French President Emmanuel Macron has announced a potentially promising “solidarity plan” proposed by Germany and France to help resettle refugees and migrants trapped in Libya’s migrant detention centers. The UN has called on these detention centers to be closed following an airstrike that killed 53 and several reports of forced labor, disappearances, and disease within the facilities.
So far 14 European Union states have backed the proposal.
“Of those 14, eight have enacted their co-operation, and their participation in the stable mechanism which would allow the commissioner to act on requests and the response of the eight member states in the necessary spirit of solidarity,” said Macron.
The BBC reported those eight countries include Croatia, Finland, France, Germany, Ireland, Lithuania, Luxembourg and Portugal.
However, Italy did not take part in the meeting and Italy’s Interior Minister Matteo Salvini warned against decisions “solely taken in Paris and Berlin.”
Al Jazeera reports:
Macron also said on Monday that France had asked the Libyan government to ensure migrants and refugees would no longer be placed in custody in the country and that appropriate measures would be taken to ensure their safety.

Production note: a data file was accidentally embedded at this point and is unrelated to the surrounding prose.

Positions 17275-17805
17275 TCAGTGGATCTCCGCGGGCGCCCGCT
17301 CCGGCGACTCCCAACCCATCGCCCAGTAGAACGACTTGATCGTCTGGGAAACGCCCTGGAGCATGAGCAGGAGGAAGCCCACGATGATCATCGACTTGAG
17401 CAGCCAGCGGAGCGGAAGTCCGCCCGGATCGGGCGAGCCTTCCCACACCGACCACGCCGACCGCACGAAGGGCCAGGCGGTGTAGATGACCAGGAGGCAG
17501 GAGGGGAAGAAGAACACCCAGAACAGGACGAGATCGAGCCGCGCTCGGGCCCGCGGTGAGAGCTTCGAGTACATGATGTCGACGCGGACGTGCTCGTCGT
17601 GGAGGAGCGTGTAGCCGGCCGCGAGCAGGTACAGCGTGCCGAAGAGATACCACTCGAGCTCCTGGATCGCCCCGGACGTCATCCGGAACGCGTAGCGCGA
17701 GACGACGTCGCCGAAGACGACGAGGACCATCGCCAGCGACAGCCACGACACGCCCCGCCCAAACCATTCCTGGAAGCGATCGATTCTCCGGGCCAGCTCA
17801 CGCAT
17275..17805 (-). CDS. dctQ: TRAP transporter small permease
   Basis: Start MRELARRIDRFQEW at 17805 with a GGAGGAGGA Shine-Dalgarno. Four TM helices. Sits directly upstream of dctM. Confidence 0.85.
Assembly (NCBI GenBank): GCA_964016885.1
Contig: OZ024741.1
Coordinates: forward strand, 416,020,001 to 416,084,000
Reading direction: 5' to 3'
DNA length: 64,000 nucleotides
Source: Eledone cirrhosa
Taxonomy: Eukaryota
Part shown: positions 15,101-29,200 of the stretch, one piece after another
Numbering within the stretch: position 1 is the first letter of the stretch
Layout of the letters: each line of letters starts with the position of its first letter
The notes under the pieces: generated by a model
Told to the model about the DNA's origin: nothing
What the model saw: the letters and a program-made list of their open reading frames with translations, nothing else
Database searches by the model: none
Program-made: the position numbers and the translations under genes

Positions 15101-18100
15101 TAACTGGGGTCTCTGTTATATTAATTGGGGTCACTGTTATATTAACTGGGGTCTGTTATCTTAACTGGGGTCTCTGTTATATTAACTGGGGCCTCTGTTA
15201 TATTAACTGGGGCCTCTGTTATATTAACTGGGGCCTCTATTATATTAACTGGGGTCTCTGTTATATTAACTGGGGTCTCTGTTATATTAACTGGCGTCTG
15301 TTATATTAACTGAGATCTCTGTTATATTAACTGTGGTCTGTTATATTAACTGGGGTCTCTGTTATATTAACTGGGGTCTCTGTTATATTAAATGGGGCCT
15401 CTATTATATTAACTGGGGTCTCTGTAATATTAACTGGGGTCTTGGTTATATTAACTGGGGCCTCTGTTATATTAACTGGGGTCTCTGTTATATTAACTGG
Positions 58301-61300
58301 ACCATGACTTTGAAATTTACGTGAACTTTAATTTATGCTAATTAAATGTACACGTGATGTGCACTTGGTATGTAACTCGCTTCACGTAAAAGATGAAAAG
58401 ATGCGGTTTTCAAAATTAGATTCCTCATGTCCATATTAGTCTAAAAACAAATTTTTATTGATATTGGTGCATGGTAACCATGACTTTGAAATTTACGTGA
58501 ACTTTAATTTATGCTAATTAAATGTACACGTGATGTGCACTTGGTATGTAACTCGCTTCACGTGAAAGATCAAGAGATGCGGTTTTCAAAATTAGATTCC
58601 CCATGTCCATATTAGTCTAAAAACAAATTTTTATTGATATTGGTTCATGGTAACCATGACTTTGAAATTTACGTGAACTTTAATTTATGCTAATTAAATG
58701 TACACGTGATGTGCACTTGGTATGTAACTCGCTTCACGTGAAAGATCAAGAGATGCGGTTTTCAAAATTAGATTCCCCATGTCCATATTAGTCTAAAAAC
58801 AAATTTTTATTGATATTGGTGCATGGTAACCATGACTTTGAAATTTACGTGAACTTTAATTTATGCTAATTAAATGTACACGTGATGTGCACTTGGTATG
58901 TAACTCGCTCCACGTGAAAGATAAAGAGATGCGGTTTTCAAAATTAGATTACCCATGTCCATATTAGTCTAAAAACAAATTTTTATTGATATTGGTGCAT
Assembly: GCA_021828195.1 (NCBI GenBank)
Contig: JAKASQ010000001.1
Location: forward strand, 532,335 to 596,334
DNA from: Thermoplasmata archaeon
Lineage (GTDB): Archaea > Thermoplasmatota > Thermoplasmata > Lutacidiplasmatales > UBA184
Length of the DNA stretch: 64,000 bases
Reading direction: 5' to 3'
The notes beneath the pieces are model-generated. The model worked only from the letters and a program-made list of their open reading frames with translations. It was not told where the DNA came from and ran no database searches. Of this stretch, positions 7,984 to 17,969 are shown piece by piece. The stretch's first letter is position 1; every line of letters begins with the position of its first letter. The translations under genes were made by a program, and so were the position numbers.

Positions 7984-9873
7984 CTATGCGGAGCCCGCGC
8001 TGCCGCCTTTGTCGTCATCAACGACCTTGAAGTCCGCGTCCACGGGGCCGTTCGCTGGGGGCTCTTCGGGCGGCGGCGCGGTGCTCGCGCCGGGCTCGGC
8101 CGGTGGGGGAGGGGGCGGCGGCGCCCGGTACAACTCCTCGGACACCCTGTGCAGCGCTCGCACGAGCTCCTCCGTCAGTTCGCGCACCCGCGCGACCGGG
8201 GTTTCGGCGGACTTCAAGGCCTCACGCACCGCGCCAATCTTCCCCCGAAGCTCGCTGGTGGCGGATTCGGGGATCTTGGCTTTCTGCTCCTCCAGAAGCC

Libya is one of the main departure points for migrants and refugees fleeing poverty and war in the Middle East and Africa and attempting to reach Europe.
An estimated 6,000 refugees and migrants are held in detention centres across Libya, while some 50,000 registered refugees and asylum seekers reside elsewhere within the country, according to the UN’s refugee agency.
The UN has repeatedly cautioned the country is not a safe place for migrants and refugees to be held and called for those in detention centres to be released. Despite those warnings, the EU has continued with its policy of backing the Libyan coastguard, which attempts to intercept and forcibly return people caught while trying to cross to Europe from the country.
Medical NGO Doctors Without Borders (MSF) has been outspoken in condemning the EU’s approach to Libya, saying the “suffering” of migrants and refugees in Libya and “deaths” of others in the Mediterranean were “preventable”.
“Politicians would have you believe that the deaths of hundreds of people at sea, and the suffering of thousands of refugees and migrants trapped in Libya, are the acceptable price of attempts to control migration,” said Sam Turner, MSF’s head of mission for search and rescue and Libya.
“The cold reality is that while they herald the end of the so-called European migration crisis, they are knowingly turning a blind eye to the humanitarian crisis these policies perpetuate in Libya and at sea,”